‘Right after my grandmother died, I found my mom in her bedroom writing down her thoughts. Through her tears she said: ‘You can read this when I’m done.’’

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“Happy Birthday Momma:

When the boys ask me why I rest my hand on their father’s leg when he’s driving, I think about all the miles my family would travel in the car on summer vacations. I remember looking to the front and she’d be sitting there with her hand resting on daddy’s leg. They didn’t speak too much but occasionally they’d look at each other and smile. When I touch my husband’s leg, or reach over and hold his hand in the car I tell the boys:

My momma taught me that.

When I come down in the evening in my PJs and the boys come rushing over to sit by me, Sam will raise his head and say:

‘Ohhh….you have on that perfume don’t you?’

I think about hugging my mom over the years; burying my head into her neck and smelling her perfume. I remember it warmed me and made me feel safe and loved. So, when the boys snuggle down next to me taking in long breaths of whatever perfumed lotion I’ve slathered on, I think:

My momma taught me that.

When I give a stranger a couple of dollars I remember watching my mom reach into her pocket book and pull out money at the grocery store. She’d help the person in front of us if they were a little short. I’d walk away from the register holding her hand, looking up at that beautiful face, and feeling so proud. Charity is one of the things she taught me.

When I start to put together a meal, I think about all the meals that she made in our kitchen. Meals weren’t just something you ate, meals were an event. Meals were cornbread and pinto beans, collard greens with ham hocks and sausage gravy and biscuits. Saturday dinner was a steak, always a steak, sometimes in the kitchen or sometimes in the dining room where you “dressed” for dinner and ate by candlelight. The kitchen table was a place of ritual and family, sometimes heated discussions and always good food. When people ask me where I learned to cook I tell them:

My momma taught me that.

When I stand on the porch and wave goodbye to family and visitors pulling down the driveway and I take a moment to say a little prayer for their safe journey, I remember all the times I left my home on May Avenue, watching momma wave to me as I pulled away. I know how important that last wave is, and I think:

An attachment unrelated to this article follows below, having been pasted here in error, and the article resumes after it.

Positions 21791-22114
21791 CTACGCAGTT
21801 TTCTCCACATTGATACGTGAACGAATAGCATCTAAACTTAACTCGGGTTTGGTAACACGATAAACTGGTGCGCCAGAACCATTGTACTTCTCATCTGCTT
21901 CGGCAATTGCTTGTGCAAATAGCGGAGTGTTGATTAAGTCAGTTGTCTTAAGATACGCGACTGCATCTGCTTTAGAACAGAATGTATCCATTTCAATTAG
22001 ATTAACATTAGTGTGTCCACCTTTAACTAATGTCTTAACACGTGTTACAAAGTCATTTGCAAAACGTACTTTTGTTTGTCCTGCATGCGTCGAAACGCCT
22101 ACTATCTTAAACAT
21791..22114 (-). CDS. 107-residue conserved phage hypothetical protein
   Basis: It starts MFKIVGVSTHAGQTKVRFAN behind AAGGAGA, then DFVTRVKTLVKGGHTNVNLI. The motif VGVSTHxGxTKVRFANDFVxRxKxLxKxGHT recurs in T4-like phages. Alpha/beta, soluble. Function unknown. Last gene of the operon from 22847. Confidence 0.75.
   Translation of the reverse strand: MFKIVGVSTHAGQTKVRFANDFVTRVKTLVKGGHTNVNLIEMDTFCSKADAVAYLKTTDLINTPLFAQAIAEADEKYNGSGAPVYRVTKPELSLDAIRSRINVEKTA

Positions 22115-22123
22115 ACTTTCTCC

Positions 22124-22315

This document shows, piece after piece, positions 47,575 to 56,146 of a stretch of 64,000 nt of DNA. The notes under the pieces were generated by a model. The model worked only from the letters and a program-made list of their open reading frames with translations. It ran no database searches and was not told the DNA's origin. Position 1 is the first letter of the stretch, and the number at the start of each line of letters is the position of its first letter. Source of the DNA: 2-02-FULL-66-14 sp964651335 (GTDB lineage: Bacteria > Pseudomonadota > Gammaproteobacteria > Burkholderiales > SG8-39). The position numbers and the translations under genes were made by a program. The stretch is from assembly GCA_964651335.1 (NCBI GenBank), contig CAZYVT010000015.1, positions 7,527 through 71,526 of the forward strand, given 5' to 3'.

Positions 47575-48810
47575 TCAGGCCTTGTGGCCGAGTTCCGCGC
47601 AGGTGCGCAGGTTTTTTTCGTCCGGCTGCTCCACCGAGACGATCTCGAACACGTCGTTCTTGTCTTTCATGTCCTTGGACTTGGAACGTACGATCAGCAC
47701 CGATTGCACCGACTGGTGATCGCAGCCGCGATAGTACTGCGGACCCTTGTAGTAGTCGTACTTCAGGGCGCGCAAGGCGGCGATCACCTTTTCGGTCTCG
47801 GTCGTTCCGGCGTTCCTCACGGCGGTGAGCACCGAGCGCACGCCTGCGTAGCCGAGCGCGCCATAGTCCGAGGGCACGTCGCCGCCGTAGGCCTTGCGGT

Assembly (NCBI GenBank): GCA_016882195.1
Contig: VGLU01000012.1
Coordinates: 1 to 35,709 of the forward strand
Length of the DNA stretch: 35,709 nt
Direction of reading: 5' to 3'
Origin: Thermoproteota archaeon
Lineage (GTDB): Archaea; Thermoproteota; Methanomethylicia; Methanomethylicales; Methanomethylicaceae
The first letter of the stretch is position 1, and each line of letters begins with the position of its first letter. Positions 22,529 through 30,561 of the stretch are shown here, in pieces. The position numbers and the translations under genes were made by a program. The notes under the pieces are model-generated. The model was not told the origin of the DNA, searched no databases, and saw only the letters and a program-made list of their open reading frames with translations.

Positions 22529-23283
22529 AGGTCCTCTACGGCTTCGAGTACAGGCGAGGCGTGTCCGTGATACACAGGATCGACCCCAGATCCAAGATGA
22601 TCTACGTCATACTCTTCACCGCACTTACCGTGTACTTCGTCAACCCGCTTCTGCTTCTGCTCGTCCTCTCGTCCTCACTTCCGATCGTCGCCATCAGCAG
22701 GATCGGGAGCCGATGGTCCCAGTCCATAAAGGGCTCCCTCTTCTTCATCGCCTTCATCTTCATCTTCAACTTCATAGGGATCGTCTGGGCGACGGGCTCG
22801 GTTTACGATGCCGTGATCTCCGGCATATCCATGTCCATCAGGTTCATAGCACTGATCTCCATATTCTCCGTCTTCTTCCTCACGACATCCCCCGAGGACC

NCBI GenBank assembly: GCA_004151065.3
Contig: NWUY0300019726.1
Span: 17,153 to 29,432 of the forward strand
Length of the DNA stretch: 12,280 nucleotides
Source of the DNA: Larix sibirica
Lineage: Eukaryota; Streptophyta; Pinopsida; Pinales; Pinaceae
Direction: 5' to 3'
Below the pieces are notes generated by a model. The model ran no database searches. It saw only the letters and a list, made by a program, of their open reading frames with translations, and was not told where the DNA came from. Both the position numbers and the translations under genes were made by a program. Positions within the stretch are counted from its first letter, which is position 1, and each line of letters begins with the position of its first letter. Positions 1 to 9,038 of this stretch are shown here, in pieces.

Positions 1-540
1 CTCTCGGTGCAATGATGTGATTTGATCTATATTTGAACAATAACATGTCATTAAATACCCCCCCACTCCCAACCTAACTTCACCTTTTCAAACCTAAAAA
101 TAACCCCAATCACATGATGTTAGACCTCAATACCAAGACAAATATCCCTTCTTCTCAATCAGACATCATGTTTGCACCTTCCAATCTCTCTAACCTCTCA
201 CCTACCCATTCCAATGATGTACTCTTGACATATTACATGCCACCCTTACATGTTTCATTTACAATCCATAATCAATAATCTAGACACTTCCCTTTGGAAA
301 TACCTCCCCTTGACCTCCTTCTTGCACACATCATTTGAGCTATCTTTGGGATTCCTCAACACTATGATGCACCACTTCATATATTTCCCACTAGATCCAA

My momma taught me that.

Even as mom started her slow journey from us, even when she didn’t always know who I was or where she was, even then she’d hug me and tell me she loved me. That was her nature.

I wonder if I would want to live the last years of my life as my momma did. I can’t help but think about how much comfort and joy she brought us by being there for us to visit, to touch and hug. We’d sit and share a cup of coffee, maybe watch a cooking show or take trip out to the garden. Sometimes we were strangers, sometimes we were her daughters but always her gentle nature recognized us as friends.

She gave so much and continued to ask for so little. I’d want to do that for my boys as well. She allowed us to let her go slowly and when it came time to say goodbye, we did. My sister was there when she left us. As gently as my momma lived, she died.

Many years ago, right after my grandmother died, I found my mom in her bedroom writing down her thoughts.

Through her tears she said:

‘You can read this when I’m done.’

She wrote pages about the things her momma did that made her world so full of love.

If you wonder why I thought it important to write these things down now, through my tears I can only tell you:

My momma taught me that.

Janice Irene Austin (Barrett)

October 17, 1923 to November 7, 2009

Every good thing I am; is rooted in you!”

Woman who has since passed away stands smiling beside young children and person in Winnie the Pooh costume

This story was submitted to Love What Matters by Dianna Flett.  Submit your story here, and subscribe to our best stories in our free newsletter here.

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